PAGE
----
The Constitutional Bench in 2010 decided that the creation of the NCLT/NCLAT was constitutionally valid and it laid down guidelines, amongst other things, for the appointment and selection criteria for the Technical Members.

The controversy was finally laid to rest in May, 2015 when the Constitutional Bench upheld the creation of the NCLT/NCLAT and directed the Government of India to amend certain provisions of the Companies Act, 2013 in consonance with the guidelines prescribed in its 2010 judgment.

Since then we have seen swift action from the Government of India, which has completed the process for appointment and selection of Judicial and Technical Members, appointment of registry officials, lower staff and selecting appropriate premises.

CONSTITUTION OF NCLT & NCLAT UNDER COMPANIES ACT, 2013 – 1ST JUNE, 2016.

APPEALS BEFORE THE NCLT & NCLAT

On 1st June, 2016 the Central Government (MCA) by way of Notification Constituted the National Company Law Tribunal (NCLT) which is a quasi-judicial body for resolving all disputes relating to the companies in India. It is established under the Companies Act, 2013 and is a successor to the Company Law Board. The principal bench of NCLT is at New Delhi.

The National Company Law Appellate Tribunal (NCLAT) is an appellate tribunal in India established under the Companies Act, 2013 for hearing appeals arising from the orders passed by the NCLT.

Any person aggrieved by an order or decision of the NCLT may, within a period of 45 days from the date on which a copy of the order or decision of the Tribunal was served on him, prefer an appeal to Appellate Tribunal (NCLAT).

APPEAL BEFORE THE SUPREME COURT

Any person aggrieved by any decision or order of the Appellate Tribunal may file an appeal before the Supreme Court within 60 days from the date of communication of the decision or order of the Appellate Tribunal only on any question of law arising out of such decision or order.

It means any appeal filed before the Supreme Court should be on a “question of law, and not on a question of facts”. The clear intention behind the structure is to reduce the multiple litigation and burden of the High Courts.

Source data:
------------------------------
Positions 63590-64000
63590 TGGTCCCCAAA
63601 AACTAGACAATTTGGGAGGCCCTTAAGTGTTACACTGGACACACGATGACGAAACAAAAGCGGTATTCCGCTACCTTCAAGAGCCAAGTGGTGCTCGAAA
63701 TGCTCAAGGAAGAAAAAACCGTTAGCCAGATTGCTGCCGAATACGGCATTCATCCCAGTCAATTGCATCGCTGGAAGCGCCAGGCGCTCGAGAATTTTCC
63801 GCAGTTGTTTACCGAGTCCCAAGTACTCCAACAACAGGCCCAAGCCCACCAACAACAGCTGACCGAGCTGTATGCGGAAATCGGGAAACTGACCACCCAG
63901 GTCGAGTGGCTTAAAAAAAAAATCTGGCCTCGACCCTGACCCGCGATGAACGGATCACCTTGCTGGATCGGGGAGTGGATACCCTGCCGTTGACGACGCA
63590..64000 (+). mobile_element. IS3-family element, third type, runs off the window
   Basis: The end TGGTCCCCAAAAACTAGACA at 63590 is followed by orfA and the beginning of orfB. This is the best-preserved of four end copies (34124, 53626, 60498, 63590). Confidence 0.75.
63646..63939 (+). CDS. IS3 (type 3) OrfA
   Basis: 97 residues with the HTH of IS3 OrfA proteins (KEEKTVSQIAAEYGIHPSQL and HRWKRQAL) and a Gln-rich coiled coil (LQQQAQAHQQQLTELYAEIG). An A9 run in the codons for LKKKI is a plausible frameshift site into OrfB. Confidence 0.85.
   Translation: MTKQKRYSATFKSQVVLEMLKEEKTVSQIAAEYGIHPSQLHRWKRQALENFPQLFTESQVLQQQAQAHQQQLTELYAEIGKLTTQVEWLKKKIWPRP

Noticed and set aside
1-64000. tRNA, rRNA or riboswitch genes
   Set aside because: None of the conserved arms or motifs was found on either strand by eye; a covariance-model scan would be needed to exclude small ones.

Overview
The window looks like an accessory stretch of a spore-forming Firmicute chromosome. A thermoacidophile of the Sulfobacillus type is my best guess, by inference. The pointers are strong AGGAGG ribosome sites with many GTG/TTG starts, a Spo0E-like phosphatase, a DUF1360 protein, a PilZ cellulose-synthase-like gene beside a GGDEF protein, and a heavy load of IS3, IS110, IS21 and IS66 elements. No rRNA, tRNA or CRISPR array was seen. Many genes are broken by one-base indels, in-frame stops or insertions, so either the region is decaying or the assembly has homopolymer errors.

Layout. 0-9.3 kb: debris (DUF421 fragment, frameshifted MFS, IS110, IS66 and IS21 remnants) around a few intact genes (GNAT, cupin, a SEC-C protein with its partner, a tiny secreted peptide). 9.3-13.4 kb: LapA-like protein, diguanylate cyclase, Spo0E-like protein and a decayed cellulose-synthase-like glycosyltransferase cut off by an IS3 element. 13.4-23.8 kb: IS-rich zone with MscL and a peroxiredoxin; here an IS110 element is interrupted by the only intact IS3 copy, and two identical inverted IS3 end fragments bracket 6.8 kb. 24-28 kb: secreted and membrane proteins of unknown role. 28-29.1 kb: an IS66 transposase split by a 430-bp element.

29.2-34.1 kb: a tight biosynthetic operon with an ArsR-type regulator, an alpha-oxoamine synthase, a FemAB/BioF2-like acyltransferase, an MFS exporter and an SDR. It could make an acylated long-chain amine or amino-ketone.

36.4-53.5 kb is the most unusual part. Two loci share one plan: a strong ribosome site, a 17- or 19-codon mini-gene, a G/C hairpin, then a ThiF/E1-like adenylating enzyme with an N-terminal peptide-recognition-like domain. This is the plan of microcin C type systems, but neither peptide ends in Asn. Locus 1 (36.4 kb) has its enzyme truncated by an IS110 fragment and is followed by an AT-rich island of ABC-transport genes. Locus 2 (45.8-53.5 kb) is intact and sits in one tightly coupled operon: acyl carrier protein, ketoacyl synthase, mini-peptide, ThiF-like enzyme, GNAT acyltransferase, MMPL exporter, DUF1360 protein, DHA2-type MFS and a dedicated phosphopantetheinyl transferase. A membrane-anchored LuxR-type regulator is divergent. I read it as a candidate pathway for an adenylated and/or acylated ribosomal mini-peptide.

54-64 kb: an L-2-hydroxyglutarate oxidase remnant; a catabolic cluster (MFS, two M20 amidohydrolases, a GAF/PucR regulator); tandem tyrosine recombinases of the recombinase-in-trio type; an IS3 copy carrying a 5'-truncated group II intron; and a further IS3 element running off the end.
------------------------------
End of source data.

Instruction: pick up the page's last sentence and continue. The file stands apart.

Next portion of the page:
BENCHES OF THE TRIBUNAL.

The Central Government has constituted 11 Benches of the National Company Law Tribunal, two in New Delhi (one will be the principal bench) and one each in Mumbai, Ahmedabad, Allahabad, Bengaluru, Chandigarh, Chennai, Guwahati, Hyderabad and Kolkata to exercise the jurisdiction over the area as follows:

New Delhi Bench – Jurisdiction – State of Haryana, Rajasthan and Union Territory of Delhi;

Ahmadabad Bench – Jurisdiction – State of Gujarat, Madhya Pradesh, Union territory of Dadra and Nagar Haveli;

Allahabad Bench – Jurisdiction – State of Uttar Pradesh and Uttarakhand;

Bengaluru Bench – Jurisdiction – State of Karnataka;

Chandigarh Bench – Jurisdiction – State of Himachal Pradesh, Jammu and Kashmir, Punjab and Union Territory of Chandigarh;

Chennai Bench – Jurisdiction – State of Kerala, Tamil Nadu, Union territory of Lakshadweep and Union territory of Puducherry;

Guwahati Bench – Jurisdiction – State of Arunachal Pradesh, Assam, Manipur, Mizoram, Meghalaya, Nagaland, Sikkim, and Tripura;

Hyderabad Bench – Jurisdiction – State of Andhra Pradesh and Telengana;

Kolkata Bench – Jurisdiction – State of Bihar, Jharhand, Odisha, West Bengal, and Union Territory of Andaman and Nicobar Islands;

Mumbai Bench – Jurisdiction – State of Chhatisgarh, Goa and Maharastra

POWERS OF THE TRIBUNAL

The Tribunal has two experts i.e. Judicial and Technical members, who will handle all the matters which were handled by CLB, Company, Court and BIFR with much wider jurisdiction in terms of scope of the subjects.